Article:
The world’s youngest country turns six on Sunday, as six million South Sudanese people ― more than half the ailing nation’s population ― grapple with extreme food insecurity. Conflict and devastating resource shortages have displaced four million residents ― the majority of whom are children.
Two years after South Sudan gained independence from Sudan in 2011, President Salva Kiir accused his former vice president of plotting a coup against his regime, triggering political violence that quickly consumed the infant nation. A peace deal collapsed last year, and the crisis deteriorated.
Clashes between warring rebel and government forces have expanded into a feud between ethnic groups. The unrest, exacerbated by high-level corruption, is also disrupting farming activity and causing major damage to South Sudan’s vital agriculture industry.
South Sudan’s mass displacement has created the fastest-growing refugee crisis in the world. Almost two million people have fled the country, including nearly one million who have crossed into neighboring Uganda, according to the Norwegian Refugee Council. Another two million are internally displaced.
Sunday’s anniversary bears “little reason to celebrate,” said Rehana Zawar, South Sudan country director for the NRC. “South Sudan’s Independence Day is overshadowed by conflict and an unprecedented food crisis,” she added, warning the country “will likely face a new famine on a greater scale in the coming year if relevant support is not provided.”
In February, the government declared famine in two regions ― the world’s first such declaration since 2012. Targeted humanitarian assistance has improved the situation, but aid is still urgently needed.
South Sudan is also dealing with the worst outbreak of cholera. There have been more than 10,000 infections to date, including thousands of child victims. The disease has killed about 250 people since the first case was reported last June.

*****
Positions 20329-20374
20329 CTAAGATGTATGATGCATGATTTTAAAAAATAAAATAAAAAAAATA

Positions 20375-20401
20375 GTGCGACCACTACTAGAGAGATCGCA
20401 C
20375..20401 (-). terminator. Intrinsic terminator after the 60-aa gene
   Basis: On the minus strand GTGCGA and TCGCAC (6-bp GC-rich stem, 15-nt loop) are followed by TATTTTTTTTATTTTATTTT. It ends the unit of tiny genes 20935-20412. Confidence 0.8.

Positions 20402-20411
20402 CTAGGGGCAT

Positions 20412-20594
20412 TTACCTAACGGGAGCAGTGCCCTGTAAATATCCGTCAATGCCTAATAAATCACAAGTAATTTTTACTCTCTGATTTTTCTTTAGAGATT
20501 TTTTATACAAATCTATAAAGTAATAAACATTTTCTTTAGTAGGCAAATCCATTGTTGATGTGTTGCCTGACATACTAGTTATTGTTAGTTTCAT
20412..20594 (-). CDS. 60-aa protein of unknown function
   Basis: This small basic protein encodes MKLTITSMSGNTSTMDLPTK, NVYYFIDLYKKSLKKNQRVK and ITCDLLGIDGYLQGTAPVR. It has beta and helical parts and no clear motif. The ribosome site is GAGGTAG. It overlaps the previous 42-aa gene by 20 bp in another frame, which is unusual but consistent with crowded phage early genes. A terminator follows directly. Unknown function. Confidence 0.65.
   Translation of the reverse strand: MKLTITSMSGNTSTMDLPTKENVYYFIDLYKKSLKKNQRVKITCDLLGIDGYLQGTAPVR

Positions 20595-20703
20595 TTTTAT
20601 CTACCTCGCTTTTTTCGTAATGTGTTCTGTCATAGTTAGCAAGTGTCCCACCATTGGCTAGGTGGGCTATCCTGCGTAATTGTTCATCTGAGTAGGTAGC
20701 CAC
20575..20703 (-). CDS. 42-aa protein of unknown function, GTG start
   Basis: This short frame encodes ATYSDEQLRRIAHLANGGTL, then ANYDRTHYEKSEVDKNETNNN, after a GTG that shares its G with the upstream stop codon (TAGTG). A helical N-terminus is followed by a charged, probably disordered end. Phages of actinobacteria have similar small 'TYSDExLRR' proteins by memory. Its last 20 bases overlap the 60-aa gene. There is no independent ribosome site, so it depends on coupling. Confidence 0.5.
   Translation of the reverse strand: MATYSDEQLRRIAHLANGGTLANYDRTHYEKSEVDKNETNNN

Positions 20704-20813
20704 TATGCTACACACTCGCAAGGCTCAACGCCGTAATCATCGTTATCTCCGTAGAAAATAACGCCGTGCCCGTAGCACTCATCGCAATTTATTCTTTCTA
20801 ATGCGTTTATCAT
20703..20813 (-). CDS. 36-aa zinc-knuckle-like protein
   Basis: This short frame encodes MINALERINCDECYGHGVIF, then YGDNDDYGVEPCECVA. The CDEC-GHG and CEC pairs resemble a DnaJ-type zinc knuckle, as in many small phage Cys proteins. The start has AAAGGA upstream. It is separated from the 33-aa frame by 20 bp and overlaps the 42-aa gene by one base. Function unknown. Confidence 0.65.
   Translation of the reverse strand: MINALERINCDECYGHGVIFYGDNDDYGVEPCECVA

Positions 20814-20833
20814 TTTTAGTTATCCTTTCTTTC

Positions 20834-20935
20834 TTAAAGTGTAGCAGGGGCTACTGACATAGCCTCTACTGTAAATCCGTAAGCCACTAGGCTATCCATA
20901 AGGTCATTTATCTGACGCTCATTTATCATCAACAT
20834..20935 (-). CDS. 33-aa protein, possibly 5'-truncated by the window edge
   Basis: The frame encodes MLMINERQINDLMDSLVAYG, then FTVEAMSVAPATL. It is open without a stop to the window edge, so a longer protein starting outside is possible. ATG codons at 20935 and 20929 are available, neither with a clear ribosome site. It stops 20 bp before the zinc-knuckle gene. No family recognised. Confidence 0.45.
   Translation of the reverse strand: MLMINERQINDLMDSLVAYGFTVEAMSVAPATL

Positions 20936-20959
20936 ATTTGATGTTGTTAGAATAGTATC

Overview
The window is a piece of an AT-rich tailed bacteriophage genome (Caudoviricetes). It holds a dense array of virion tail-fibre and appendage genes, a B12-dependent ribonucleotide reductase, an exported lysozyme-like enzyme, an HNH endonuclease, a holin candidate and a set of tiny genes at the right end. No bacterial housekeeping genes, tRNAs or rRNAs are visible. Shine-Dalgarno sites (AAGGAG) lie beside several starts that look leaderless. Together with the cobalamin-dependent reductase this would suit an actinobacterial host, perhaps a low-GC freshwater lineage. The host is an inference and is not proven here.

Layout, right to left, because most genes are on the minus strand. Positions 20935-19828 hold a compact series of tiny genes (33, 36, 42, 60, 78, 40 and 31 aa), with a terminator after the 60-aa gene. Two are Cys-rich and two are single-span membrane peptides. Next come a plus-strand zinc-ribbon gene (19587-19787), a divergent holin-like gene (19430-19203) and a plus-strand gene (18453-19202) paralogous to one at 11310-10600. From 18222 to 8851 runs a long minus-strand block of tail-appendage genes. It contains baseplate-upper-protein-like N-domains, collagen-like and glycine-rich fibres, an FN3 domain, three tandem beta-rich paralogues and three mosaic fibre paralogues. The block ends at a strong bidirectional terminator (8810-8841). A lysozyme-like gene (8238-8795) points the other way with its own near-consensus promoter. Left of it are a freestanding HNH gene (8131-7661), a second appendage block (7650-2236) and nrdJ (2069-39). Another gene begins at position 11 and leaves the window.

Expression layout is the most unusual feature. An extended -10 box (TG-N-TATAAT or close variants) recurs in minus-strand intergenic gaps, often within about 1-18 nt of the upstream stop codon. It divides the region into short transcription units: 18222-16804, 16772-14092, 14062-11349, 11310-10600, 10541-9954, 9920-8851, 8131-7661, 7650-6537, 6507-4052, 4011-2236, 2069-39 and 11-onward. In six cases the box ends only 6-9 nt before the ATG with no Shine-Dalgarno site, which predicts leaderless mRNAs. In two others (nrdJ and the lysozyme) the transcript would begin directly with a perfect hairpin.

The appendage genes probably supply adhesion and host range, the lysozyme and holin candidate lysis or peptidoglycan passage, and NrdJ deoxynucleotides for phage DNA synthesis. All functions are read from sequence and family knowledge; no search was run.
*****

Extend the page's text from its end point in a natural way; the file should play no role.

Millions of boys and girls in the country are enduring “unthinkable hardships” as the crisis rages on, said Mahimbo Mdoe, a South Sudan representative for the United Nations’ international child welfare agency.
UNICEF data reveals that more than two million South Sudanese youths are not in school ― the world’s highest proportion of children out of school. Just 30 percent receive an education, and more than one-third of all school buildings have been attacked by armed groups.
Over 17,000 kids have been recruited to serve as soldiers, and hundreds have been raped or sexually assaulted, UNICEF reports. More than one million are acutely malnourished.
“A country’s independence day should be celebrated. However, today in South Sudan, there will be no celebration for the millions of children caught up in this conflict,” said Mdoe, noting that at least 2,500 have been killed or injured since the conflict erupted. “The numbers are staggering and yet each represents the ongoing misery of a child.”
To support crisis-afflicted children in South Sudan, you can visit UNICEF’s donation page.